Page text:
Peshawar has many regional specialties, which are peculiar in taste and aroma. The most famous are Peshawari Chappli Kebabs, which are a staple diet, made from beef, herbs and corn flour. These taste best when served hot straight from the large frying pans. Saffron rice is another aromatic dish that is consumed for any meal including breakfast. A variety of grilled meats and freshly baked flat bread called 'Nan' is readily available. The favorite beverage of NWFP is the green tea that is served with style and ceremony. It is a sweet smelling and delicious drink of delicate green color and carries a faint aroma of cardamom. Pakistani food is available in all restaurants, big or small. Chicken, mutton, beef, lentils, vegetables and a variety of freshly baked breads are on the menu. Most big hotels also serve international cuisine besides the Pakistani and regional dishes. There are a few Chinese Restaurants but the dishes have a local taste instead of true Chinese flavor. Roadside food stalls serve freshly prepared hot food but care must be taken for hygienic reasons. There is plenty of fresh and dry fruits available almost everywhere in Peshawar. Drinking water is not safe unless it is bottled and sealed. Many other soft drinks are available but only the known brand names should be considered for consumption. Most hot beverages are boiled and pose no potential health concerns.

Getting around

Peshawar is well connected by air, rail and road with the rest of the country. Air links connect Peshawar to a dozen Pakistani towns and cities. It is also linked by air with Europe via Dubai. On the national rail system, Peshawar is the last stop for travelers. Bus and minibus services run between Peshawar and Islamabad (3 to 4 hours), the valleys of Swat, Dir and Chitral to the north. The desert towns to the south beyond Kohat are also accessible by road from Peshawar.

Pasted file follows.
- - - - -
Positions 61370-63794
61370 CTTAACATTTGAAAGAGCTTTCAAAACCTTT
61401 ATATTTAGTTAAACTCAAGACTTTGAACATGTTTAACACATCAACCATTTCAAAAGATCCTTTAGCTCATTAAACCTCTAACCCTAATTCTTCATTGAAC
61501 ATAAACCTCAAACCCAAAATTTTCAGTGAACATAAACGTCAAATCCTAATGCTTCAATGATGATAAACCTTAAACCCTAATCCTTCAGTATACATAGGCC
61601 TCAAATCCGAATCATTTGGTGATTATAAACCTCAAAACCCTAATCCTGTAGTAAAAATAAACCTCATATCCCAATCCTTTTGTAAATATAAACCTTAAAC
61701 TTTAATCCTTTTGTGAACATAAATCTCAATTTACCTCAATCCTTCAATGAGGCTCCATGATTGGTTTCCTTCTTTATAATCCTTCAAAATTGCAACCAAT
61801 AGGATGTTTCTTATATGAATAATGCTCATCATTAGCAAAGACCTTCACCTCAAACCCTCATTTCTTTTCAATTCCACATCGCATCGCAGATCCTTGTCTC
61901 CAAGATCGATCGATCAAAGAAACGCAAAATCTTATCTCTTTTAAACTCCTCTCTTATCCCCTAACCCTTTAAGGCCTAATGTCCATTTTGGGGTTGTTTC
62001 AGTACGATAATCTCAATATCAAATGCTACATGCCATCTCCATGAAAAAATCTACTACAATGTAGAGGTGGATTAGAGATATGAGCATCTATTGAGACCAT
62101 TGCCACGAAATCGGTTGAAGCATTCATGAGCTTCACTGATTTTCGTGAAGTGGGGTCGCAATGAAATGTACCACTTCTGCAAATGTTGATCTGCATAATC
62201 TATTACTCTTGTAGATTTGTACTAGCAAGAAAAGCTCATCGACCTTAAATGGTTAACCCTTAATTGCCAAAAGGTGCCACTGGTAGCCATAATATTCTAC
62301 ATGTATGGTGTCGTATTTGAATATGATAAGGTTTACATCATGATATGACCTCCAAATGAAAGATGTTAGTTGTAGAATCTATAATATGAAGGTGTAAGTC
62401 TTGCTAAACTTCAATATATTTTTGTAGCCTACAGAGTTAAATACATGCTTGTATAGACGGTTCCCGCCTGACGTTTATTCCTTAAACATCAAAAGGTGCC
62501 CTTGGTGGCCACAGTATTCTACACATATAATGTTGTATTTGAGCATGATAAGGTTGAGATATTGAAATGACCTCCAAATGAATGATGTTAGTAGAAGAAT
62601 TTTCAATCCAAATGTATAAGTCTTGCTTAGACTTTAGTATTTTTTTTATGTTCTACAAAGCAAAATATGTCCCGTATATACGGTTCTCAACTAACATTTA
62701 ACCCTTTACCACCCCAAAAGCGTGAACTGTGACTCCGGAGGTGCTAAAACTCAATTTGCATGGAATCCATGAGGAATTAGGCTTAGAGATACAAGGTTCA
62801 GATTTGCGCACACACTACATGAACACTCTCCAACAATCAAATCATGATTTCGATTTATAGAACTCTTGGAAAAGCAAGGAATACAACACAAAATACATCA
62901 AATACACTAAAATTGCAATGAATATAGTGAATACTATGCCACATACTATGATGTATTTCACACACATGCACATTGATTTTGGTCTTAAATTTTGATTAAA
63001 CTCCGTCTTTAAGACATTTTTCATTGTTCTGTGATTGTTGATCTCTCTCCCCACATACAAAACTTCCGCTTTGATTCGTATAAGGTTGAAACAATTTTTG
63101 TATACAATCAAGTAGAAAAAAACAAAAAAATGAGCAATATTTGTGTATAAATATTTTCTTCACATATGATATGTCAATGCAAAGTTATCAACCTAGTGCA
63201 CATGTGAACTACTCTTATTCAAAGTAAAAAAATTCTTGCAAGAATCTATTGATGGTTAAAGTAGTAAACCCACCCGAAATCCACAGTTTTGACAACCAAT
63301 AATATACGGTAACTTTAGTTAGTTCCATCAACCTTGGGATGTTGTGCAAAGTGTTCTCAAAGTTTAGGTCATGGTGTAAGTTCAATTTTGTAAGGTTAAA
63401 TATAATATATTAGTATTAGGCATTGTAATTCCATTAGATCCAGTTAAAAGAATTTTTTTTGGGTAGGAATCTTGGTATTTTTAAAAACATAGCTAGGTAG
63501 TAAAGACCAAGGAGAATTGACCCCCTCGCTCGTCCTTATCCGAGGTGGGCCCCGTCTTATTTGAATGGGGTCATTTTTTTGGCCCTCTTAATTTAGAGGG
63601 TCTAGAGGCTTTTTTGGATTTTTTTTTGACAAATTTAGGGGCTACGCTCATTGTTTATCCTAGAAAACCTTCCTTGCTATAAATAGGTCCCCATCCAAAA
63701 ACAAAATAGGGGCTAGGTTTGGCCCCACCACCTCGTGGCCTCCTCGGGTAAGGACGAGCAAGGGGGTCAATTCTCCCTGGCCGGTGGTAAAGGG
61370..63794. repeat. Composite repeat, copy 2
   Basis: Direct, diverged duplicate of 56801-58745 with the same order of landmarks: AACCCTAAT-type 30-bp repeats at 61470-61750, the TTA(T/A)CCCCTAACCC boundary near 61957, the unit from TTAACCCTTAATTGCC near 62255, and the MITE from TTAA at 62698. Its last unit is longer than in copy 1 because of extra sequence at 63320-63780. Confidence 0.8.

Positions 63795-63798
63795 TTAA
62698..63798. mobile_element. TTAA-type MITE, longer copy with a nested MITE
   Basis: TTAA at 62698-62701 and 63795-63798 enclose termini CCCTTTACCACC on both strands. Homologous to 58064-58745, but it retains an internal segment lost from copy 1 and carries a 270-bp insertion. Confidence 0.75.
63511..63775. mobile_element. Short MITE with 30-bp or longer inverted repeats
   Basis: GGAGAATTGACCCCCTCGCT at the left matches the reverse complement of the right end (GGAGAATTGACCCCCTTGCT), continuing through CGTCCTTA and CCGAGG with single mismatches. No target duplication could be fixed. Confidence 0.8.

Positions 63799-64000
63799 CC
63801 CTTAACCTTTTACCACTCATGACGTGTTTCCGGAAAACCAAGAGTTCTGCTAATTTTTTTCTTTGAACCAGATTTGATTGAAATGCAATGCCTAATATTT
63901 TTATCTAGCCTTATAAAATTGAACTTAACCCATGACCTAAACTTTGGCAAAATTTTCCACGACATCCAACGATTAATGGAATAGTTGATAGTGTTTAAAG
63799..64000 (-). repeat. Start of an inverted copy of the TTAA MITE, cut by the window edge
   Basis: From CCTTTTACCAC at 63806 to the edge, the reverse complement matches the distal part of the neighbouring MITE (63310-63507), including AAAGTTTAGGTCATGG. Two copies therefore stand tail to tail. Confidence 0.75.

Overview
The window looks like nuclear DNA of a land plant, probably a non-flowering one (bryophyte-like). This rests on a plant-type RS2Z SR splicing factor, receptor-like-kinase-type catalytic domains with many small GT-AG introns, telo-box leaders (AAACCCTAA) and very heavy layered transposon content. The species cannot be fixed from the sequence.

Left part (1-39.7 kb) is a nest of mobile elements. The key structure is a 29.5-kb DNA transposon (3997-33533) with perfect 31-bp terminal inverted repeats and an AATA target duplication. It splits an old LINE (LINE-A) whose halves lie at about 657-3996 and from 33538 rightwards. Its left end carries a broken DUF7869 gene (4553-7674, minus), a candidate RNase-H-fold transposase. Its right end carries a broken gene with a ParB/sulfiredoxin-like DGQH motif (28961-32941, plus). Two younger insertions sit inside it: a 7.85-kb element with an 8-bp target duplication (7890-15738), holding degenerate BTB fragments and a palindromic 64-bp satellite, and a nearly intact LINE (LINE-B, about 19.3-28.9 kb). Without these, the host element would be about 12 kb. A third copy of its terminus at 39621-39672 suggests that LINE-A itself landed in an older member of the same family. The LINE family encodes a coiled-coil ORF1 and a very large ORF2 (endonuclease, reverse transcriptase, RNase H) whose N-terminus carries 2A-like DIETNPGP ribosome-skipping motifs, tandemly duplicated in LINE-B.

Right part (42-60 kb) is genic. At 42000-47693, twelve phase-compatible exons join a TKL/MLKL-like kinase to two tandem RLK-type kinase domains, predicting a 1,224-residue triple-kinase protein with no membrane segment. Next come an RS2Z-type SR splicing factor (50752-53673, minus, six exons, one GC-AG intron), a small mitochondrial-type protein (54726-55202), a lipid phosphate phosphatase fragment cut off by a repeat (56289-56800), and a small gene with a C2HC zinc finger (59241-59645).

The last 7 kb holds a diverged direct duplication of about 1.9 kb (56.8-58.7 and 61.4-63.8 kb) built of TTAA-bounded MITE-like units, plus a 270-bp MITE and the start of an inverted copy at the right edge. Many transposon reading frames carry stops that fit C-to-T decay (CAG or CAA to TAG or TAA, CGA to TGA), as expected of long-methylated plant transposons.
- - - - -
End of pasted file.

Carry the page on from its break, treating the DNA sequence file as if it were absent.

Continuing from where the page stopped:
For transport within the city, taxis, auto-richshaws and tongas (horse-driven carriages) are available at varied prices. The charges are not fixed and may vary according to the condition of the vehicle or the distance and time.
To/From the Airport
There are many taxis available at the airport, which would cost about Rs50 to Rs100 for a trip, doubling during the night. A majority of them have meters running in them.

Taxi :

Taxis are readily available in Peshawar at the airport and city itself. For touring the Northern Areas Jeep taxis can also be hired. These jeeps are not very comfortable or cheap, but the drivers are experts and the timings are flexible as they do not follow a set timetable.

Bus :

Buses are the cheapest but uncomfortable except a few, to travel. They go everywhere and bus stations are mostly near railway stations.

Train :                                                

Trains run frequently between Peshawar and other cities but they are slow and unpunctual. Train classes are Express and Ordinary; compartment classes are air-conditioned. First class and air-conditioned have sleeper compartments and there are special ladies' compartments recommended for women travelling alone. Air-conditioned class is almost as expensive as flying and you need to book several days in advance, especially for sleepers. Buying a ticket can be time consuming and frustrating so ask an agency or a hotel employee to handle it for you.
Foreign tourists can get a 25 percent discount (50 percent for students) on most rail fares. You can apply for a discount to the Divisional Superintendent with your passport and student card at Peshawar, Karachi, Lahore, Rawalpindi, Quetta, Sukkar or Multan railway sattion for the necessary concession before you buy your ticket. You may also need a tourist certificate from the local tourist office to claim your rail discount.